This brings us back to the original question of how can we live ethically in an amoral world. Many people complain that we have lost our sense of community spirit, that the days of being good friends with the local shop keeper have been usurped by the rise of the multinational corporation with its 24 hour supermarket. That the boss is no longer the boss, but simply a manager of other peoples money. That the bank no longer encourages us to save coins but charges us to count them instead. As our society has grown, so has the complexity of the systems needed to ensure its continued operation. Paramount amongst these has been the rise of the global financial system and the creation of electronic money.
What we need to realise is that these systems are amoral, that if we do nothing to exercise our values, the systems will not do it for us. There is no element of ‘justice’, for example, in the financial system. That is, if I sell you something for more than what it is worth, there is nothing in the financial system which will stop me from cashing the cheque and spending the money. The system relies on individuals to impose some sort of moral judgement in their dealings with it. In fact if we make no attempt to be ethical our moral standards will come down to ‘what you can get away with’ within the bounds of the law.
Living ethically in this amoral world requires therefore that we make some effort to exercise moral choice in our dealings with others. This becomes especially hard when these dealings have something to do with the financial system and, more specifically, with money. It’s easy to be truthful about the pro’s and con’s of a house when there is no money at stake but when you stand to make thousands from a sale the decision becomes more difficult. It takes someone with a lot of moral fibre to stand up for the principle of ‘honesty’ when their own house payments are behind and one small lie or omission would reap them vast rewards.
Since the Industrial Revolution we have slowly sold out our traditional value systems and allowed money to become the dominant measure of value. It is this challenge of overcoming the dominant paradigm of money that is now the greatest obstacle to living an ethical life in this amoral world. There is an old saying that ‘everybody has their price’ but where does it end ? When do we decide that the longer term goal of having a healthy society is better than the short term goal of balancing the books ? When do we decide that it is worth paying more money for recyclable goods now so that our children will enjoy a healthier planet ? The questions are endless and the answer is always the same, it comes down to the fact that in between thought and action lies opportunity. To seize the opportunity all one needs is courage.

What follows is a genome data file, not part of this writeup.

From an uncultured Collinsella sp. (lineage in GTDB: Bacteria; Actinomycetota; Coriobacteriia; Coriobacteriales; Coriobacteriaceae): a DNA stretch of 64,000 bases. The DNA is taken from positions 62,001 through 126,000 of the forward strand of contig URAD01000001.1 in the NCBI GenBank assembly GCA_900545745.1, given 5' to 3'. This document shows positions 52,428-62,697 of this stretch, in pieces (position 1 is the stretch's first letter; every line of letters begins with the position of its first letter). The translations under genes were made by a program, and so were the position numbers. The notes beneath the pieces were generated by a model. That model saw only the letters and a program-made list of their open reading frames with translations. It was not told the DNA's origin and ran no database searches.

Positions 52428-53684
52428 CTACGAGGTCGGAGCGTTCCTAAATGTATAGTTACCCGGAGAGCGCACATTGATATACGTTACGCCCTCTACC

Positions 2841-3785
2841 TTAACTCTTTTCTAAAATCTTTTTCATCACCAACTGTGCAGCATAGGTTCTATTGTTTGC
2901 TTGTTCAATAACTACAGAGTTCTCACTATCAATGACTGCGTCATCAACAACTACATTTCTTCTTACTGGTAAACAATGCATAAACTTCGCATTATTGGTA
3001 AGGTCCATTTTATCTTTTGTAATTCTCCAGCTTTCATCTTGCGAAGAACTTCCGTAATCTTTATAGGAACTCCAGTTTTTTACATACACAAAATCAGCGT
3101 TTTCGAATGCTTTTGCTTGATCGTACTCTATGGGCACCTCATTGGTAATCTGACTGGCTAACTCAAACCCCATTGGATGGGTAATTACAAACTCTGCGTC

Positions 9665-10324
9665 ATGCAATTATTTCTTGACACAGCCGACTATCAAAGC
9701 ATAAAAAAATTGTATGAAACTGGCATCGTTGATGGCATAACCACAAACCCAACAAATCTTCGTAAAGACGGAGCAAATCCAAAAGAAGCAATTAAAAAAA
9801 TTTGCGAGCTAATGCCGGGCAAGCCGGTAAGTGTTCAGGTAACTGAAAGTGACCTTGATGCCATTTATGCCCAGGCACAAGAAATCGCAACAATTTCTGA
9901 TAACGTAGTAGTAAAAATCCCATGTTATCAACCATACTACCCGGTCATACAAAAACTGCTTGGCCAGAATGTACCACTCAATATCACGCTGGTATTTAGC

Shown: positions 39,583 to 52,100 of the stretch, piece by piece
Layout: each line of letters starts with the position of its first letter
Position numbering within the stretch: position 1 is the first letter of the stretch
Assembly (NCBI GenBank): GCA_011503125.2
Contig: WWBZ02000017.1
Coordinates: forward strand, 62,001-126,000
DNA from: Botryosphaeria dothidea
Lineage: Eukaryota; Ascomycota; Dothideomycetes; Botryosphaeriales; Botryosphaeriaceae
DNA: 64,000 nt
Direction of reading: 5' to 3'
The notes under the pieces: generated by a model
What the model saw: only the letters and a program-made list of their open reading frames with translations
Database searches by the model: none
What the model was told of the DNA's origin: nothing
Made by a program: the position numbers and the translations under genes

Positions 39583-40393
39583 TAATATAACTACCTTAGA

Courage to sacrifice short term gains for long term goals. Courage to sacrifice private benefit for community benefit. Courage to stand up for our values. Courage to stand up to the lure of the almighty dollar.
To many people this seems impossible, that the problem is too big and that they are just small fish unable to do anything in a big ocean. But history shows that individuals can effect great change in the world, that avalanches of change start from just small voices. Nelson Mandela pointed to this in his inaugural speech when he said:-
"Our deepest fear, is not that we are inadequate.
Our deepest fear is that we are powerful beyond measure.
It is our light, not our darkness, that most frightens us.
We ask ourselves, who am I to be brilliant, gorgeous, talented and fabulous?
Actually who are you not to be ? ……
And as we let our own light shine,
we unconsciously give other people permission to do the same.
As we are liberated from our own fear,
our presence automatically liberates others."
So, be free from fear, be true to yourself, have the courage to act and your actions will liberate others and be echoed back to you.